Tuesday, December 18, 2012

Heithaus & al - fantastic!

"Research" in Shark Bay - don't try this at home!

And talking about non-consumptive risk effects of Sharks.

This is fantastic, seminal stuff!
Alas, 15 years of research results in Shark Bay (check out the list of Sharks and Rays!) are way to exhaustive to be summarized in a blog post, so I really do invite you to spend those 25 bucks and buy the PdF - or could David and Andrew maybe venture a synopsis hint hint?

Here's a great video.

And here's a teaser from the paper itself.

The best-studied species with respect to multiple layers of anti-predator behaviour in Shark Bay is the dugong. 
In addition to modifying their use of habitats (Wirsing et al. 2007a), microhabitats (Wirsing et al. 2007b) and patches (Heithaus et al. 2007b), they also modify their feeding modes, diving behaviour and duration of behavioural bouts in response to predation. These responses, however, tend to be concentrated in high-risk, shallow habitats and are less pronounced, or even absent, in safer, deep waters. 

As tiger shark numbers increase, dugongs largely switch their foraging behaviour in shallow habitats from excavation, which allows them to access more nutritious seagrass rhizomes but at the cost of creating large plumes of sediment that could mask the approach of a tiger shark, to cropping the less nutritious leaves of A. antarctica, a feeding mode that does not inhibit anti-predator vigilance (Wirsing et al. 2007c).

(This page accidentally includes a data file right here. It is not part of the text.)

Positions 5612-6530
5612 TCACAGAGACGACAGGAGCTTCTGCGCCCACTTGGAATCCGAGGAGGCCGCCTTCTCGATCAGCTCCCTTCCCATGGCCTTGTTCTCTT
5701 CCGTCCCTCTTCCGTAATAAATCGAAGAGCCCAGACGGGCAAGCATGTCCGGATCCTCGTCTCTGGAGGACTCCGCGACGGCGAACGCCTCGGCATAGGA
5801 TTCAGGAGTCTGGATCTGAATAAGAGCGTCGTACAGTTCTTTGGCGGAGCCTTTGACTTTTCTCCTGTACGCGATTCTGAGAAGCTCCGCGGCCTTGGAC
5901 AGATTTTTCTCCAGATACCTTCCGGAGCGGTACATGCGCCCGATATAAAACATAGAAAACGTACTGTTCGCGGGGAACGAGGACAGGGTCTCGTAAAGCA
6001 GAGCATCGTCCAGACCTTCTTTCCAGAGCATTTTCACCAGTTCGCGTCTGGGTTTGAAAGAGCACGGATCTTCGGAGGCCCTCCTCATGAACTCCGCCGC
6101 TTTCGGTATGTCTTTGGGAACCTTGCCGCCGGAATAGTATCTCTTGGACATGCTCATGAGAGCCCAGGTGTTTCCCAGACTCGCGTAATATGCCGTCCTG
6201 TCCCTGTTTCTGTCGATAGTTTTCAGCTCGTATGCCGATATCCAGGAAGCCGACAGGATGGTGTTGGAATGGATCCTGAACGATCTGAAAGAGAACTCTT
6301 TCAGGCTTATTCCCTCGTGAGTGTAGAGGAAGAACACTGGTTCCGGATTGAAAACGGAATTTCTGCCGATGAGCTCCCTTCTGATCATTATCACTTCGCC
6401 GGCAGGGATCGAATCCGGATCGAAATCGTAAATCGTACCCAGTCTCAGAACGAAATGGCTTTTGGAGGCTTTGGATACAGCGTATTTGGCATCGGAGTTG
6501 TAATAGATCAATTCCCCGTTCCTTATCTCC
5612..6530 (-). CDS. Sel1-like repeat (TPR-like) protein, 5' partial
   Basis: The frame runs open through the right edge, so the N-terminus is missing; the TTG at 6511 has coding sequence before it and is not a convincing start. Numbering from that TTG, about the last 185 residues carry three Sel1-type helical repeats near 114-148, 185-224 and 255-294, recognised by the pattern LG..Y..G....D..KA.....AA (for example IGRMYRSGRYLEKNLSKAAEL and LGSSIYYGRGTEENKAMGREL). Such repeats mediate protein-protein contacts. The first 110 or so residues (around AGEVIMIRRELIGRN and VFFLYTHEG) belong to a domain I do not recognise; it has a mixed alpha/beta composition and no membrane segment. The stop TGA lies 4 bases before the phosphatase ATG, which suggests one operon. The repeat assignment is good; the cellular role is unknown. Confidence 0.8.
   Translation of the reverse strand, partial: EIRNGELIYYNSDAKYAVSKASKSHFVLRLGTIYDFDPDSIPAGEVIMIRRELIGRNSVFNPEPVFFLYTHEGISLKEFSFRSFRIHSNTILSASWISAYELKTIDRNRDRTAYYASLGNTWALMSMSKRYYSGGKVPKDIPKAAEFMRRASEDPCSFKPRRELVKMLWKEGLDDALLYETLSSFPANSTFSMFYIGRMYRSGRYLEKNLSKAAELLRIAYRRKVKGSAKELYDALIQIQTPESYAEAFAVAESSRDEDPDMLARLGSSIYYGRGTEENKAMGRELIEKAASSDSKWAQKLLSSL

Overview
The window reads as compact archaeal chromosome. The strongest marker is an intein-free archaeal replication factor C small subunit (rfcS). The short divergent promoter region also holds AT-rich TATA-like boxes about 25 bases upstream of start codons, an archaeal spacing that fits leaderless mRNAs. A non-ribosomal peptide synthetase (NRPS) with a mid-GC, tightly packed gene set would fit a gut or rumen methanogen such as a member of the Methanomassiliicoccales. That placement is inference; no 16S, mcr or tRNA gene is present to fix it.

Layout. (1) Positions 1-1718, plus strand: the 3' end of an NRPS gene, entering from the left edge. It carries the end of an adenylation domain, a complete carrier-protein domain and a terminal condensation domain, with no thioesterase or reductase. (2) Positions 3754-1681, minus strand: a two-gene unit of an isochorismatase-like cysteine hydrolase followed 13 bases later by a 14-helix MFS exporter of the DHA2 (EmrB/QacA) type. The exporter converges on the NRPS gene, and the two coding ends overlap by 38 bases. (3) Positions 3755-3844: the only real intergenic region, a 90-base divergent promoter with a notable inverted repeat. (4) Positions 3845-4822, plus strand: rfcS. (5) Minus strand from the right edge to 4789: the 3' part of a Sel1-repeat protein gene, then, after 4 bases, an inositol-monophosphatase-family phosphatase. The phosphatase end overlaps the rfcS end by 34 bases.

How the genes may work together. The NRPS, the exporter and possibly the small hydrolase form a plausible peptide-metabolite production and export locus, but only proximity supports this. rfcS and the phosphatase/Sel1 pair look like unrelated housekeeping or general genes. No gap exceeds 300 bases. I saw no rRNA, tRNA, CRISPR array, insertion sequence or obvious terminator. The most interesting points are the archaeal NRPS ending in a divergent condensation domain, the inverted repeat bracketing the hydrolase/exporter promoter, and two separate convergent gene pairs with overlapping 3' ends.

Dugongs observed using the excavation feeding tactic make more and shorter dives during periods of high tiger shark abundance than during periods of low shark abundance, whereas dugongs using cropping do not change their diving behaviour as tiger shark catch rates vary (Wirsing et al. 2011). 
This change in diving behaviour is likely to allow excavating dugongs to be vigilant for tiger sharks more often by rising above sediment clouds.

A final anti-predator behaviour identified in dugongs is modification of behavioural sequencing. 
Dugongs in dangerous shallow habitats, but not in deep habitats, more frequently switch between foraging and traveling, and resting and traveling, during periods of high shark abundance (Wirsing and Heithaus 2012). This sequencing adjustment results in individual dugongs avoiding long, continuous bouts of foraging and resting, during which their capacity to detect sharks is inhibited. 

Interestingly, the multiple layers of anti-predator behaviour in dugongs closely mirror those of elk (Cervus elaphus) foraging under the risk from grey wolves (Canis lupus) (Wirsing and Ripple 2011).

Is this way cool or what!
Anyway, enjoy the paper - required reading if you want to be able to talk about top-down effects other than the usual, and rather suspect, trophic cascades.

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